By Dr. James M. Dahle, WCI Founder
By Dr. Leif Dahleen of Physician on Fire, WCI Network Partner

A few years ago, The Physician on FIRE and I both became financially independent (FI). We are both 46; he became FI at 39 and I became FI at 42. In some ways, our pathways have diverged since then (he left medicine in 2019 just before turning 44 while I still practice). In other ways, our paths are very similar (we both now get most of our income from what used to be a side hustle). Today, we're going to reflect back on the last 4-7 years since we became FI. Whether you are already FI, already retired, or working toward those goals, we hope you will find this helpful.


How Has Your Attitude Toward Practicing Medicine Changed Since Becoming FI?



Medicine has gone from being a job to being a well-paid hobby for me. I love to go into the emergency department and see my friends and talk about their families and the last trip they went on. I enjoy going in, sitting down, talking to my patients, and trying to help them find answers to their problems. I enjoy saving an occasional life or doing a needed procedure. I like thinking of myself as a doctor; it is a significant part of my identity. It seems a real waste to me to have spent 11 years in school and training learning how to do something and four years being ordered all over the planet to pay for it just to quit doing it because I don't need the money anymore.

Do I still get annoyed fighting the EMR or when the lab takes forever to do its job? Sure. Are there still plenty of patients who aren't very fun to take care of? Absolutely. But the upsides still dramatically outweigh the downsides for me. However, I'm only going to practice on my terms at this point. When I hit FI, I was working 3/4 time. Afterward, I went to just over half-time, and now I'm at 0.4 FTE working six, eight-hour shifts a month. I work almost exclusively day shifts with an occasional evening shift. I never work after 10 pm. I still do my (now much smaller) share of weekends and holidays, but I'd buy my way out of those if I could. If something particularly onerous were to happen (group lost contract, had to change jobs, multiple lawsuits), maybe I'd just walk away completely. Heck, maybe I'd walk away just due to being annoyed by a new EMR, inadequate staffing, or having to redo a board recertification. However, I'm happy for now to continue working with my friends to help a lot of people in my community who can benefit from my knowledge and skillset.



I did notice a subtle change in my attitude toward work once I realized that the work was completely optional. The small annoyances were things I simply had to live with during the first 10 years of my career.

Nod and smile and place a duplicate order in the computer because that’s what the computer wants. Return the page at 0200 to answer a question that could be better answered by a different specialty and could have waited until morning, anyway. Log in for your annual compliance training, dragging and dropping the cartoonish blood-soaked gauze to the appropriate waste container for the sixth consecutive year.

When you depend on the money the job provides, those frustrating moments are necessary evils. You don’t have much of a choice in the matter. When you reach a point where your investment portfolio is likely to outearn you in any given year, you question why you continue to put up with that nonsense.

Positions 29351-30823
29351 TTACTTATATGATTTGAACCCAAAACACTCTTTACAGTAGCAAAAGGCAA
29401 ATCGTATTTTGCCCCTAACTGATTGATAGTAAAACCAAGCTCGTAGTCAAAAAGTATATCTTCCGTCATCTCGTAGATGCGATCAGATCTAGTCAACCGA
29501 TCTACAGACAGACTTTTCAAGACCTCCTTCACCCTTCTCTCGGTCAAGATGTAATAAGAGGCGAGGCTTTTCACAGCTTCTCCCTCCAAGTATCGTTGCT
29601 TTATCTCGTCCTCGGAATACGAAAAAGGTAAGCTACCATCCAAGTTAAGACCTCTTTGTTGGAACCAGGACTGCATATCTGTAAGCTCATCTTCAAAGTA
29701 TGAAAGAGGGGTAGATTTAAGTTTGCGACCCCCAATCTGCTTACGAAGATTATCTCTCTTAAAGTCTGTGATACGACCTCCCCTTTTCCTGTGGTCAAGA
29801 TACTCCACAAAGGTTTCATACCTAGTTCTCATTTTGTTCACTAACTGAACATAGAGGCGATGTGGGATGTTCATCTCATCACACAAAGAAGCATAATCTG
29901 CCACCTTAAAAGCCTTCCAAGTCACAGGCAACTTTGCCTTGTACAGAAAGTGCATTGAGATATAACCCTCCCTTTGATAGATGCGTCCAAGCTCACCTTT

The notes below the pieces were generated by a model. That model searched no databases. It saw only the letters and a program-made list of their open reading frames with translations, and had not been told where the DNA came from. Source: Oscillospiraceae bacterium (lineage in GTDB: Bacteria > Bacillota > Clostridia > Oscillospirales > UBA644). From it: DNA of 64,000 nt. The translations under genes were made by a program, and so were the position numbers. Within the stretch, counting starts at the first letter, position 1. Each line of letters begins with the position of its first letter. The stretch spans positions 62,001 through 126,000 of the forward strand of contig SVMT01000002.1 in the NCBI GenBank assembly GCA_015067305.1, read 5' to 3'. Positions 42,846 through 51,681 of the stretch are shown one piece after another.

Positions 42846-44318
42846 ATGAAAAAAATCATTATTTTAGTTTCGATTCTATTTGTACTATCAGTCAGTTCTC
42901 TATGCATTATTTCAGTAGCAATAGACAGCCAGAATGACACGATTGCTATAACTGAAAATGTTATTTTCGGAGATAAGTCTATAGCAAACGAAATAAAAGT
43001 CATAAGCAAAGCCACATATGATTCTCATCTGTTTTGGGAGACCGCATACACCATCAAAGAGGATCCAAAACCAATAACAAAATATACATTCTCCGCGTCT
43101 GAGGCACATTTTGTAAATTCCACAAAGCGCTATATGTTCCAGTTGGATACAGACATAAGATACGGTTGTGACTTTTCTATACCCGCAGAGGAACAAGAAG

Don’t get me wrong; I had many rewarding experiences as an anesthesiologist, and I worked with a lot of great people and cared for some wonderful patients. Still, I always enjoyed my days off more than my workdays and my vacation weeks more than my busy work weeks.

After a nearly two-year trial in which I worked a seven-day workweek each month to better experience life away from the hospital most of the time, I fully retired from medicine in 2019 at the age of 43.

I respect those who continue to work long after reaching financial independence, and in some ways, I envy them. I don’t know if there’s any type of work I’d want to do full-time if I had no need or use for the income it provided. Medicine was an excellent career for me, but I can’t honestly say it was a calling.


Attitude Toward Work After Financial Independence



FI was a surprising revelation to me when I learned about the concept and realized that we basically had it as I was approaching my 40th birthday.

Professionally and psychologically, I wasn’t remotely ready to up and leave my job and career right then and there. I was only about a year into a new job, the best job I’d had in anesthesia and in a community where I was happy to live.

My wife and I talked about what our future could look like if I weren’t working, and we came up with a roughly five-year plan for me to potentially make that exit. Spreadsheets were created, and projections were made. I figured I’d probably have 40-50 years’ worth of expenses saved up by the time those five years were up. Thankfully, the stock market was more than cooperative during that timeframe.

After a year of calculation and contemplation, I started a blog to help spread the message of financial independence to my professional peers. I found that I rather enjoyed using this creative side of my brain, and I’ve been consistently writing and publishing articles at Physician on FIRE for the better part of six years.

You might look at the site and figure that it looks like it takes a lot of work, and you would be right. I don’t call myself a retired person, although the flexibility and freedom I now enjoy in this essentially stressless job I’ve given myself feels a lot like retirement, as compared to the demands of the surgical suite.